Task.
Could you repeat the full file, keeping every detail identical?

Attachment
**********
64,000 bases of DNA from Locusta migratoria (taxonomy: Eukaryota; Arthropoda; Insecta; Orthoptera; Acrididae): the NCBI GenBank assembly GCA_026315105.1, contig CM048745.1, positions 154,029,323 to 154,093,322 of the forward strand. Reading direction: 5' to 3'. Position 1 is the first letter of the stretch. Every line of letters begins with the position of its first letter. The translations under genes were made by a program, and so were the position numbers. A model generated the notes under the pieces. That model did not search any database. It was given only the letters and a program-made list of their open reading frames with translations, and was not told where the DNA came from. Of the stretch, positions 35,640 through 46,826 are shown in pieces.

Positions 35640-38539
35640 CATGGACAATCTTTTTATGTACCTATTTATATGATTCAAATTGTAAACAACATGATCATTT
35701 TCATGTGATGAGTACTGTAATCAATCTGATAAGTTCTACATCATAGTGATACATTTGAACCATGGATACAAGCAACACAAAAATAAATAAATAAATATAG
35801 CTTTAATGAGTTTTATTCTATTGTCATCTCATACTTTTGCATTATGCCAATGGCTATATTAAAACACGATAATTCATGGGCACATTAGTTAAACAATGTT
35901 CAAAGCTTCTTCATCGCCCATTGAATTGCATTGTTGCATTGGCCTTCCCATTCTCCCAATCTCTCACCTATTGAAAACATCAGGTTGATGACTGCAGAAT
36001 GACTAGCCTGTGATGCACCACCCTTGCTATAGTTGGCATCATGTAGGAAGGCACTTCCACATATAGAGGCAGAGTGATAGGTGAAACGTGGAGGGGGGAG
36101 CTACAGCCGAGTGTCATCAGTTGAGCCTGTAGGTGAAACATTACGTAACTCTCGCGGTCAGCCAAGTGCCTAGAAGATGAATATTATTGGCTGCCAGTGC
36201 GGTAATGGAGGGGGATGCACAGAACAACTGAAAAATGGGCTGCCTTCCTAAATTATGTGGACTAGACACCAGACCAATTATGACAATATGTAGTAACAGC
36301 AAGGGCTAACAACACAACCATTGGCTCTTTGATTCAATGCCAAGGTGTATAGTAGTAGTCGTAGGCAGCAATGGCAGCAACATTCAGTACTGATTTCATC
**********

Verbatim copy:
64,000 bases of DNA from Locusta migratoria (taxonomy: Eukaryota; Arthropoda; Insecta; Orthoptera; Acrididae): the NCBI GenBank assembly GCA_026315105.1, contig CM048745.1, positions 154,029,323 to 154,093,322 of the forward strand. Reading direction: 5' to 3'. Position 1 is the first letter of the stretch. Every line of letters begins with the position of its first letter. The translations under genes were made by a program, and so were the position numbers. A model generated the notes under the pieces. That model did not search any database. It was given only the letters and a program-made list of their open reading frames with translations, and was not told where the DNA came from. Of the stretch, positions 35,640 through 46,826 are shown in pieces.

Positions 35640-38539
35640 CATGGACAATCTTTTTATGTACCTATTTATATGATTCAAATTGTAAACAACATGATCATTT
35701 TCATGTGATGAGTACTGTAATCAATCTGATAAGTTCTACATCATAGTGATACATTTGAACCATGGATACAAGCAACACAAAAATAAATAAATAAATATAG
35801 CTTTAATGAGTTTTATTCTATTGTCATCTCATACTTTTGCATTATGCCAATGGCTATATTAAAACACGATAATTCATGGGCACATTAGTTAAACAATGTT
35901 CAAAGCTTCTTCATCGCCCATTGAATTGCATTGTTGCATTGGCCTTCCCATTCTCCCAATCTCTCACCTATTGAAAACATCAGGTTGATGACTGCAGAAT
36001 GACTAGCCTGTGATGCACCACCCTTGCTATAGTTGGCATCATGTAGGAAGGCACTTCCACATATAGAGGCAGAGTGATAGGTGAAACGTGGAGGGGGGAG
36101 CTACAGCCGAGTGTCATCAGTTGAGCCTGTAGGTGAAACATTACGTAACTCTCGCGGTCAGCCAAGTGCCTAGAAGATGAATATTATTGGCTGCCAGTGC
36201 GGTAATGGAGGGGGATGCACAGAACAACTGAAAAATGGGCTGCCTTCCTAAATTATGTGGACTAGACACCAGACCAATTATGACAATATGTAGTAACAGC
36301 AAGGGCTAACAACACAACCATTGGCTCTTTGATTCAATGCCAAGGTGTATAGTAGTAGTCGTAGGCAGCAATGGCAGCAACATTCAGTACTGATTTCATC